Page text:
For example, as corporations get to keep more of their profits, Harris says shareholders will get 75 percent of that money, and workers will get about 25 percent, according to Congressional Budget Office projections. So workers get more pay, and shareholders, including pension and 401(k) plans investing in corporate stocks, get more money to spend and invest as they see fit.

Even if workers do see higher wages as a result of tax reform, Baumann says those gains will be offset by losses they suffer elsewhere in the Republican plans. She says there are better, more helpful ways to allocate federal revenues.

“Instead of giving that money away in tax breaks to those at the very top, we could invest in infrastructure,” says Baumann. “We could be spending more money in communities like in eastern Kentucky that are having a second recession. We could be investing in our child care resources.”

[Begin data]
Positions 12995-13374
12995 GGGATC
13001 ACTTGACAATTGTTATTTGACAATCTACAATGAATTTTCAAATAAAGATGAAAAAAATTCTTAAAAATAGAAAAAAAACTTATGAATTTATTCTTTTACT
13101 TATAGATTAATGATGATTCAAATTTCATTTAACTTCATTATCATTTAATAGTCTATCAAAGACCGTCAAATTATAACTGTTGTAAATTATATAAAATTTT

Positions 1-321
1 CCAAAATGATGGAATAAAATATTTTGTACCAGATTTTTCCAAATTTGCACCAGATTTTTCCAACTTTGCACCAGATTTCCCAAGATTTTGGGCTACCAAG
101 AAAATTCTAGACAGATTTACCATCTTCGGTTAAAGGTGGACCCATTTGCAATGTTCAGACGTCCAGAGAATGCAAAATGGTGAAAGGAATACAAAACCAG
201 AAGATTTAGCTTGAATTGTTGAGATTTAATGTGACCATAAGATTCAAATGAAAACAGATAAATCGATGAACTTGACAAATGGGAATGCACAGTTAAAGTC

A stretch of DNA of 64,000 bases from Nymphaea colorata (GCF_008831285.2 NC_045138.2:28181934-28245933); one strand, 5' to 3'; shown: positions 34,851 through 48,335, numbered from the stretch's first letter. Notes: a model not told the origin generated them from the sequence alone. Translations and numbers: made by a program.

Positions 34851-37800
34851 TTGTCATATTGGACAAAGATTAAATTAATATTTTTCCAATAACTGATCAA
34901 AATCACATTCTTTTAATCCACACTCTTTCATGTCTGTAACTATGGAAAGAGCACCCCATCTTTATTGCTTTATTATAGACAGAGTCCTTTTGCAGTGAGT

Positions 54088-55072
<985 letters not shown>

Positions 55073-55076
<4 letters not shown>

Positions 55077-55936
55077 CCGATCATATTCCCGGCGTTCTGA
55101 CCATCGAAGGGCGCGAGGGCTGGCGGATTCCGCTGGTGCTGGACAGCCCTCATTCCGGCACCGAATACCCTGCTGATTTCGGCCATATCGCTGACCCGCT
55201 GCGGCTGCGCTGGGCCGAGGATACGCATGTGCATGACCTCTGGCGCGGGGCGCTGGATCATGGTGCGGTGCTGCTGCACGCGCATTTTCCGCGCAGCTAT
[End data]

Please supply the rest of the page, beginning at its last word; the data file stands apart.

Bird-Pollan also questions the efficacy of provisions that encourage companies to repatriate their overseas revenues and assets. She says previous attempts to get companies to bring those resources home have failed to produce domestic investment.

“In 2005 there was a repatriation tax holiday,” says Bird-Pollan. “There’s much empirical evidence that shows in fact that money was distributed to shareholders in the form of dividends, not reinvested in infrastructure or expansion of corporate assets, or increasing jobs or wages.”

Another pro-business provision should be a boon to the commonwealth, says Harris. It would allow companies to immediately expense certain capital equipment purchases rather than depreciate that cost over time.

“That’s a great thing for Kentucky, an economy that is heavily dependent on manufacturing and advanced manufacturing,” says Harris. “It is reasonable to think that over the course of the next couple of years we can see significant capital improvements in our manufacturing sector here in the state.”

Other Key Provisions
Education: Currently, graduate students are not taxed on any tuition waivers they receive. But the House bill would count such waivers as taxable income. Bird-Pollan says that would be devastating for most graduate students who couldn’t afford to pay that tax.

The House plan also eliminates a deduction for interest on student loans. The Senate bill maintains that deduction. Baumann says another provision in both the House and Senate proposals would tax private colleges that have large endowments.